Reflection - Function : purpose : Use : Failure : Deskilling / by Ally McGinn

The foundation of value, which we place on almost anything, seems to be inherently tied to the function and purpose that we can gain from them.

 

When things do not fulfil their function or purpose they are deemed failures, at least in some way, and are often disposed of.

By using materials beyond their intended function or purpose they exceed and thereby reject their definition.

Seeing objects for more than their original, or perceived, value.

These words are contextually tied to notions of value. We value things for what they can do for us. In the case of many of my base materials, their purpose has been fulfilled (either successfully or unsuccessfully, at this point the distinction is unimportant). Their value is diminished, and in many cases their value was only applicable during their functional period of existence. (ie in the case of a paint tube. The tube is only valuable for what it contains and transports. The tube itself has value in its functionality, the things it allows artists to do. They are disposable, and yet rarely completely emptied.)

I should note here the reason for using artistic materials over others. I’ve answered the question partly here (https://www.allymcginn.com/research-blog/2018/2/12/note-artistic-materials) but ill briefly say that it relates to notions of value and painterly language.

Using materials in alternative ways, diverts their purpose and questions their function.

Using these materials, already so seeped in contextual references to function and purpose, allows for a reanalysis of the objects formal qualities. Without their intended use what are they?

Do they automatically fail because they are no longer useful?

I’ve included failure in this group of words because of the way we define failure. In art we often find failure in artworks, we see them in lacking in some way, they are not ‘right’. They have not achieved their purpose - to become Art.
However, for the artist, failures are arguably more important than successful artworks.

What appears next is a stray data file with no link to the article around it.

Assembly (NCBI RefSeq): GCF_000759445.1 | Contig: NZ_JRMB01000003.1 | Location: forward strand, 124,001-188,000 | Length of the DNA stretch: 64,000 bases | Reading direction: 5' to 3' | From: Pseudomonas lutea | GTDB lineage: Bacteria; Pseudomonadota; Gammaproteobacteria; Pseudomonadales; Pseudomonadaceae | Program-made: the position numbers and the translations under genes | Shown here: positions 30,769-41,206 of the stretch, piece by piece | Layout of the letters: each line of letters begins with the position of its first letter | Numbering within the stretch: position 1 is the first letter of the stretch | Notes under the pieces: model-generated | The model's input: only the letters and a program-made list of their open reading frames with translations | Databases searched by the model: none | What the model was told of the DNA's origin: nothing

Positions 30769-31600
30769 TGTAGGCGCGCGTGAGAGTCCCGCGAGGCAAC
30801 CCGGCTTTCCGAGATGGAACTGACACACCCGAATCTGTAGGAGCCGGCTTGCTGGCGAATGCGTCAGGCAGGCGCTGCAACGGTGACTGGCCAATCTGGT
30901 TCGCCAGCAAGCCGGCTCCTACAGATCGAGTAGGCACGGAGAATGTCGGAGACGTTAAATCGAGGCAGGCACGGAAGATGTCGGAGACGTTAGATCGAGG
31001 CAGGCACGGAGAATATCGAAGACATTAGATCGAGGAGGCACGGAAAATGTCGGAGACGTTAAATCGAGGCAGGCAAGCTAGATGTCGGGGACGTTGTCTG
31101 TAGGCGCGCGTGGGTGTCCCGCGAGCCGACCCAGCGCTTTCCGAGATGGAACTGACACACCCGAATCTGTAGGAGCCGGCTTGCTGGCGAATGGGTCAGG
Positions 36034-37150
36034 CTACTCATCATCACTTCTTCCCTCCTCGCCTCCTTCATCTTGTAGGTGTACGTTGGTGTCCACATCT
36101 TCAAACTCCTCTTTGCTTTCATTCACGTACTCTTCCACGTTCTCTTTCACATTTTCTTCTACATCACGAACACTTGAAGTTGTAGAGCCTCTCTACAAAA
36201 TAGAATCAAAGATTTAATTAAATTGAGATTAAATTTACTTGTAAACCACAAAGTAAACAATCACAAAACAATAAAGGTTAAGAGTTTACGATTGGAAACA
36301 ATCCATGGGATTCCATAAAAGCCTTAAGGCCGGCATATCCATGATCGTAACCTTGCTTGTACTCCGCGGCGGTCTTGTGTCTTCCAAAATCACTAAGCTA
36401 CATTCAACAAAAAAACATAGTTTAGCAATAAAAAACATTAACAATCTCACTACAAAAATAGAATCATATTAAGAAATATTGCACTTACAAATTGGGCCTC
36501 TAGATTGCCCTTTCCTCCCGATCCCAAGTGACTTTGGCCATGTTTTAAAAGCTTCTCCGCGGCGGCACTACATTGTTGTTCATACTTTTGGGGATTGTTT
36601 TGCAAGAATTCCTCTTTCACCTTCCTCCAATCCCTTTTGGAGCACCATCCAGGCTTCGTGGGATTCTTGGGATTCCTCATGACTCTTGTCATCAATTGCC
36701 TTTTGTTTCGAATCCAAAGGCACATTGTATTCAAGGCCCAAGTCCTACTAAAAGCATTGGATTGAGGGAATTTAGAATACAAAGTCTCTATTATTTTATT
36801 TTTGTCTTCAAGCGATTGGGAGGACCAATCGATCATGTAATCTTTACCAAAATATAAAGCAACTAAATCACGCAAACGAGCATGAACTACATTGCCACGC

If all artworks were ‘right’ then there would be little point in making them beyond the therapeutic and individual benefits.

In another reflection i spoke about words requiring the definition of their opposite. Failure and success work in a similar way. Two sides of a coin, and arguably which side it lands on is just as arbitrary. The definition of something as a failure is a subjective reality, it is not the end of the story.

A failure can be perceived as a success and visa versa, it depends on who is looking, when, where and why. This is one of the contradictions that makes being an artist quite so difficult.

 

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The term ‘deskilling’ refers to the division of labour that has resulted from industrial progress in mass-production and, by extension, consumption through capitalism. To John Roberts, in his book The Intangibilities of Form: Skill and Deskilling in Art after the Readymade (2007), the value of the artistic intervention lies not in the physicality of it, be it gestural painting or interpretive dance, but the subjectivity of it. The book celebrates the fact that industrial and modern processes can and do lead to new views in art, and other parts of society. Roberts argues, and I am inclined to agree, that Duchamp should not be seen as an artist who focuses on commercialism, but one who focuses on production.

This is an important distinction. While both contexts can be contained within the work, and there is value in discussing both, however the implications are vastly different. Seen as commercialism readymades could become a comment on the commercialism of the artworld and the decline into popular culture. Whereas when seen as about production they speak more about a collective form of labour, and the nomination of the artist as requirement for artwork.

In my practice ‘deskilling’ relates to the notion of authorship, the division of labour in artistic practice and artworks.

Deskilling questions the idea of the artistic genius. It highlights forms of process as artistic and artworks as forms of collaborative labour.

 

Conclusion

These words seem to describe a context that is transitory in my practice. It is related to the objects by their definition, and one of the subjects i am questioning through making.

 

 

I believe these words are found in the foundation of my practice, running through the heart of it in many ways.
However, i remain unsure which should be a focus.